There are certain requirements that must be met in order for a Will to be valid and if these are not met then the Will could be disputed.

Undue Influence

Undue Influence would occur where someone is forced to sign a Will, or has unreasonable pressure placed upon them to sign a Will, that they do not agree with or would not have made had they had control of the decision.

Although this is the most common dispute when loved ones want to contest a Will, this is the least successful claim as the burden of proof is extremely high and requires the person making the claim to prove that  undue influence was present.

 

Rectification and Construction

This claim may exist where there is an error made in the drafting of the Will or the actual intentions of the Testator were not reflected by the person drafting the Will.

Failure to Provide

You can bring a claim against an Estate if you believe that the deceased should have provided for you within their Will and they have not done so. This would be a claim under the Inheritance (Provision for Family and Dependants) Act 1975, and in order to claim you would need to be:

    • a child of the deceased;
    • any person who was not a child of the deceased, but was treated as a child of the family by the deceased, within a marriage or civil partnership;
    • the spouse or civil partner of the deceased;
    • a former spouse or former civil partner of the deceased, that has not subsequently married or formed a new civil partnership;
    • a person who had, during the whole of the period of two years ending immediately before the deceased’s death, lived in the same household as if he or she were the husband, wife or civil partner of the deceased; or
    • any person who immediately before the death of the deceased was being maintained, either wholly or partly, by the deceased.

Having a Will prepared by a professional cannot eliminate the risk of claims being brought in the future but this does increase your protection and a professionally prepared Will means that it has been prepared by someone outside of the family that has taken the necessary steps to eliminate as many risks as possible and to satisfy themselves that the legal requirements are complied with, that the Testator had capacity and was free from undue influence.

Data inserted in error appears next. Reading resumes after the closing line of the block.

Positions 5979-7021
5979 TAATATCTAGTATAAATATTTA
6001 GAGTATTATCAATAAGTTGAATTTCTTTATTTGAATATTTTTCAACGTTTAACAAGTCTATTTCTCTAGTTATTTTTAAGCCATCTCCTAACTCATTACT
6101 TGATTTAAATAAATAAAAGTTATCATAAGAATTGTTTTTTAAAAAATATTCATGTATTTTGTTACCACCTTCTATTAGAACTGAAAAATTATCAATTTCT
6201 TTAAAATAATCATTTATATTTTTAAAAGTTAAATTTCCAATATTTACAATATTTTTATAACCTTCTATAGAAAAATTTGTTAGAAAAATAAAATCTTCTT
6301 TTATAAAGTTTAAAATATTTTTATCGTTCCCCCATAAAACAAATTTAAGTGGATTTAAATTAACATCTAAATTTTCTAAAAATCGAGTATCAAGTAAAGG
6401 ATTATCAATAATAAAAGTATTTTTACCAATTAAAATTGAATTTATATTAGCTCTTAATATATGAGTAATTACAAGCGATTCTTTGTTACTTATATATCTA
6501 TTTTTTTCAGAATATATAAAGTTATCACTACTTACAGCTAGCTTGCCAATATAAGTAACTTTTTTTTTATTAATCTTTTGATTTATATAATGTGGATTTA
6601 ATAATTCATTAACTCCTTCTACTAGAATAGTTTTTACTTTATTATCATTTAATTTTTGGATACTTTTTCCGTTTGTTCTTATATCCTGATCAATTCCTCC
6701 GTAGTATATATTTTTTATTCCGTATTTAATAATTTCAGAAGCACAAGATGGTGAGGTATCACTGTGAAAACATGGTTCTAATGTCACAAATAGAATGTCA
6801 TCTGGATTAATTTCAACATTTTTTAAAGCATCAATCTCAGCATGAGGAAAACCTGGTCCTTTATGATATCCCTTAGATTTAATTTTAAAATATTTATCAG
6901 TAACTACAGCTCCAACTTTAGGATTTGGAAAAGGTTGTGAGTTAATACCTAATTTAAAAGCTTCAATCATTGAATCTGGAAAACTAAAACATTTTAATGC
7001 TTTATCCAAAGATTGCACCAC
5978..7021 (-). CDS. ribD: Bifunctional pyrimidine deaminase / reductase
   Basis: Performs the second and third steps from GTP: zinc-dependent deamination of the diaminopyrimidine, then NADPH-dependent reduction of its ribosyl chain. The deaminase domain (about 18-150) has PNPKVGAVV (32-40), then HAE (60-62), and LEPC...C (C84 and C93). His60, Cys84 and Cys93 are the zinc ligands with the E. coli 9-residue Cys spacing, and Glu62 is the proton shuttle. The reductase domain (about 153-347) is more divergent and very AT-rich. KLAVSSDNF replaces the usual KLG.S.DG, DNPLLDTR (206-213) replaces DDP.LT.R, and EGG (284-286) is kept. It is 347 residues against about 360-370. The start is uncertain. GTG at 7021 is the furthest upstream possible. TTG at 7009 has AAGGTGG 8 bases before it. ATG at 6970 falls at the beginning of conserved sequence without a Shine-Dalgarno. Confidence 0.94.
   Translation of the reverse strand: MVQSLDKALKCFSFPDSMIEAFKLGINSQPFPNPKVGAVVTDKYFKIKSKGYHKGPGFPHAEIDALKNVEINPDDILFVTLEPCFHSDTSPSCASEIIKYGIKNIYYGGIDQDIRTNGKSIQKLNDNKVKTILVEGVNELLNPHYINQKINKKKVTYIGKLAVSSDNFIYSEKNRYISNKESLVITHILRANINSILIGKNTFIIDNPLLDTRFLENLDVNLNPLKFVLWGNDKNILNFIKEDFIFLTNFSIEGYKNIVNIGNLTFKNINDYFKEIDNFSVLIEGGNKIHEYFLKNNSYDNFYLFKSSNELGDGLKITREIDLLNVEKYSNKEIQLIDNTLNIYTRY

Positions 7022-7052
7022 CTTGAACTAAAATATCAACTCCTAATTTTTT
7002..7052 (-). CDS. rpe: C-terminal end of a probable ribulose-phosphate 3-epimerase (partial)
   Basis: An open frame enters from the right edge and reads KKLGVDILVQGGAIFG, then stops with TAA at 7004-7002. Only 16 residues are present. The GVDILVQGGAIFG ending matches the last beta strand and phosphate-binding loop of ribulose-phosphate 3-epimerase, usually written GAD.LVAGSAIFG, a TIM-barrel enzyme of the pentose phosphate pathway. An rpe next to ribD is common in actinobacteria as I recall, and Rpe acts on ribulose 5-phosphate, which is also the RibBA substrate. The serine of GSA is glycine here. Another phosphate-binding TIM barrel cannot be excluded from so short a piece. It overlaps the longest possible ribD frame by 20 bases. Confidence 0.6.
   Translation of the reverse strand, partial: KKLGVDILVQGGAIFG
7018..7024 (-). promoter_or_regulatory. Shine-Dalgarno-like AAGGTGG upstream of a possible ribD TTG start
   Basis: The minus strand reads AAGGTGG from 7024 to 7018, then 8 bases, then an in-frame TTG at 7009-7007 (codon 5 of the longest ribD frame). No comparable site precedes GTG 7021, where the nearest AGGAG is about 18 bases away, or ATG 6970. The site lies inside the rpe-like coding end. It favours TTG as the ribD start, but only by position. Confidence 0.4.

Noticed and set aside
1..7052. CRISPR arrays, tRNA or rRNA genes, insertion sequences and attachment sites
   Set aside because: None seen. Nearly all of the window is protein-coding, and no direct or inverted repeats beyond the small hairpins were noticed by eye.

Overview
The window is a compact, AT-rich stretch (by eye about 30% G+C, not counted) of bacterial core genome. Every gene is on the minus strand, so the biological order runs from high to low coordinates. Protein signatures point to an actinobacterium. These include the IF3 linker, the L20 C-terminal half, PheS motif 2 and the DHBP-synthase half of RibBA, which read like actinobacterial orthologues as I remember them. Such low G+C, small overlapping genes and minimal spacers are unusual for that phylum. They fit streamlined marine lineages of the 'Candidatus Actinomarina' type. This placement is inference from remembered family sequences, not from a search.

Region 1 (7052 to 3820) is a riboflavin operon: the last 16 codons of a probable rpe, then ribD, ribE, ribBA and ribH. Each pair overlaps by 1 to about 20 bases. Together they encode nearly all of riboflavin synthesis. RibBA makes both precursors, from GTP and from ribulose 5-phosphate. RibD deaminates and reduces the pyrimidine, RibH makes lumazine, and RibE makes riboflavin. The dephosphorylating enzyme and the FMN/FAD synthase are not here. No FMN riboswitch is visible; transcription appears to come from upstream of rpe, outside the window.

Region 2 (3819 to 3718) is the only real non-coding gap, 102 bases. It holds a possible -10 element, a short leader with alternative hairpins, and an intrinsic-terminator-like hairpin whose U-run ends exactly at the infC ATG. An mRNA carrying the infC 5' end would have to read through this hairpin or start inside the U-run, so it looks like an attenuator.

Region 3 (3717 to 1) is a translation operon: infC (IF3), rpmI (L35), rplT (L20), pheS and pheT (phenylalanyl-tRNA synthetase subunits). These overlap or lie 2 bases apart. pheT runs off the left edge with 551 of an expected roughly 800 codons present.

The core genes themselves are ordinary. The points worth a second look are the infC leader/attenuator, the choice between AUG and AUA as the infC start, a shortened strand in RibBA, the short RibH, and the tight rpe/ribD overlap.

If you would like a FREE chat to discuss putting your Will in place, get in touch on info@TotalLegacyCare.co.uk or 01727 865 121

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What happens without a Lasting Power of Attorney?

Court of Protection:
What happens without a Lasting Power of Attorney?

So, we tell you all the time how important WE think it is to have an LPA in place and it is never too early (once you’ve hit 18 of course!) to get one in place, BUT WHY?

Well, put simply if you don’t have a Lasting Power of Attorney in place and you lose capacity or are unable to make decisions for yourself (whether temporarily or on a more permanent basis) then you will need to have a Deputy appointed by the Court…as you can imagine, this is not a quick process nor is it cheap!

So, let’s take a look at exactly what is involved in obtaining a Deputyship Order, what it means and how you can ensure you are covered.

Just in case you have missed our other articles on Lasting Powers of Attorney (LPAs); there are two types of LPA, one to cover your property and financial affairs and another that will cover your health and welfare decisions. An LPA can only be put in place by you when you have capacity to do so to allow someone to act for you, step into your shoes if you like, when you are unable to do so. The property and financial LPA can be used by your Attorney (if you want them to) at any time after it has been registered, not just when you lose capacity!

However, what happens when you haven’t yet got around to putting an LPA in place and you lose capacity? 

Well let’s take a look at what happens to your property and financial affairs first…

An application will need to be made to the Court of Protection to appoint a Deputy to look after and manage your finances and property, once you have lost capacity and are unable to do so, BUT…

Once you have lost capacity, you also lose the THE CHOICE of who you want to handle your property and financial affairs.

Once you have lost capacity, it is for the Court of Protection to decide who is best to handle your affairs for you…this may not be the person that you would have appointed.

The Court of Protection will choose a Deputy that they think is suitable to manage your affairs and although your past and present feelings may be taken into consideration this is difficult once capacity is lost.

It will be down to your loved one’s to apply to the Court of Protection for the Deputyship Order and this can be a huge burden that you wouldn’t want anyone to endure, let alone those closest to you.